Prematurity is a term used to describe when a baby is born early. Most pregnancies last around 40 weeks but some are shorter and some are longer. Babies that are born between 37 weeks and 42 weeks are called full term. Babies that are born before 37 weeks are called premature or preterm. They are affectionately known as “preemies.”
More than half a million (500,000) babies are born prematurely in the US each year. About 70% of those babies are born between 34 and 36 weeks and are known as late preterm births. Babies born between 32 and 33 weeks are known as moderately preterm and are 13% of all premature babies. Ten percent are born between 28 and 31 weeks, and six percent at less than 28 weeks. These are known as very preterm babies. They are very small and may not be ready to survive outside the womb.
Even though all premature babies are at risk for health problems, those born before 32 weeks face the highest risk. Babies that are born prematurely face a number of problems, including low birth weight, respiratory and breathing difficulties, and underdeveloped organs and organ systems. Babies born before term tend to have low birth weight (LBW), which means they weigh less than 2,500 grams (about 5 pounds, 8 ounces). Very low birth weight (VLBW) describes an infant that weighs less than 1,500 grams (about 3 pounds, 5 ounces). LBW and VLBW infants are at higher risk than other infants for a variety of problems, including cerebral palsy, sepsis (a type of blood infection), chronic lung disease, and death. These infants are also at higher risk for hypothermia, or low body temperature, which can be dangerous.
Prematurity is not a disability itself, but a condition that is a major cause of both intellectual and physical disabilities and other chronic health problems. Sadly, prematurity is also the leading cause of death for newborns. Those who survive may face lifelong problems including:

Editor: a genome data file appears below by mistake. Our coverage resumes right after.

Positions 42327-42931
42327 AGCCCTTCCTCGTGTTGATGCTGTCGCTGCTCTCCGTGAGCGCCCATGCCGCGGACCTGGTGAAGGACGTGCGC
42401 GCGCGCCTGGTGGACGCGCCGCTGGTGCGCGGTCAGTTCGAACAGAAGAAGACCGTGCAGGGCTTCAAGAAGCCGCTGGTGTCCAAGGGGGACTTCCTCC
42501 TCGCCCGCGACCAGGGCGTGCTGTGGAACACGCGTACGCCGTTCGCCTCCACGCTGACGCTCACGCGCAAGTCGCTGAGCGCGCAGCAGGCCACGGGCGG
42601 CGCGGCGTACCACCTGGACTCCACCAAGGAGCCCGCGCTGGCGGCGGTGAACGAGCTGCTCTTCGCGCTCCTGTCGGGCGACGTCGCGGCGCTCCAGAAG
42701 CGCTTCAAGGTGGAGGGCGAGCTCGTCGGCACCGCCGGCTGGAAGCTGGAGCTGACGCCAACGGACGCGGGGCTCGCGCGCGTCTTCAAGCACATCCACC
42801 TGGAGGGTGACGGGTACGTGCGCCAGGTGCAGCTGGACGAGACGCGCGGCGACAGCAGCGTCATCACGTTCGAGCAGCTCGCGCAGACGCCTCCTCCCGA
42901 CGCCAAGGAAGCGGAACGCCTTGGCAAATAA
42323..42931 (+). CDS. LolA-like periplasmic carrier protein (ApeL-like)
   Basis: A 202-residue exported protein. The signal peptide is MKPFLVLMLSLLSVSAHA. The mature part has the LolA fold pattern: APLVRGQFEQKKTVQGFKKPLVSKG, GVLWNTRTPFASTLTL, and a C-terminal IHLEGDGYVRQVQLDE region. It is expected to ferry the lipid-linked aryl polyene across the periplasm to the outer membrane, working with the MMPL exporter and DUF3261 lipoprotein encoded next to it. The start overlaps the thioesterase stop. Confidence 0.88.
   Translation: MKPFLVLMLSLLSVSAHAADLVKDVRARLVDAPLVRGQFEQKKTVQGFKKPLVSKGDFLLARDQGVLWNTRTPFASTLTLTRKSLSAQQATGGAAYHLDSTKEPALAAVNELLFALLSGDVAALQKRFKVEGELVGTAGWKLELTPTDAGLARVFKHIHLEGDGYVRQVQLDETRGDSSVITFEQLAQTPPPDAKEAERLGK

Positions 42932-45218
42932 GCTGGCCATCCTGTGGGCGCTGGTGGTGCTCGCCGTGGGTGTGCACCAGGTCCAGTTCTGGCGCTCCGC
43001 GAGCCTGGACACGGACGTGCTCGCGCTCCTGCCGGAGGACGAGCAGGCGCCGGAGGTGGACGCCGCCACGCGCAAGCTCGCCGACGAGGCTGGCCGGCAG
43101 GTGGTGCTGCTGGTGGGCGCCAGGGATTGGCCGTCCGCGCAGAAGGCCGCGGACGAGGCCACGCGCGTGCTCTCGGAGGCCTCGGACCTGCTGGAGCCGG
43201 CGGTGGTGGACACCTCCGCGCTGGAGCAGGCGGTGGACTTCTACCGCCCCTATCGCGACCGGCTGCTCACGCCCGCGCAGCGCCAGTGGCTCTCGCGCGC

Some babies will require special care and spend weeks or months hospitalized in a neonatal intensive care unit (NICU). The NICU is a special, caring environment for sick and premature babies, with specialized equipment designed for infants and a hospital staff who have special training in newborn care.
There is currently no cure for prematurity, but researchers are working on ways to prevent these early births. Modern medicine has made it possible for some of the very smallest babies to survive and many children, particularly those who are late pre-term births, often catch up to their peers by the time school starts.
For those babies who were born very early and may have continuing problems, there are different treatment options available such as early intervention, therapy, medications, surgery, education, and support.
What can I expect expect now that my child has been born prematurely?
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Centers for Disease Control
American Academy of Pediatrics
March of Dimes
National Institute of Child Health and Human Development (NICHD)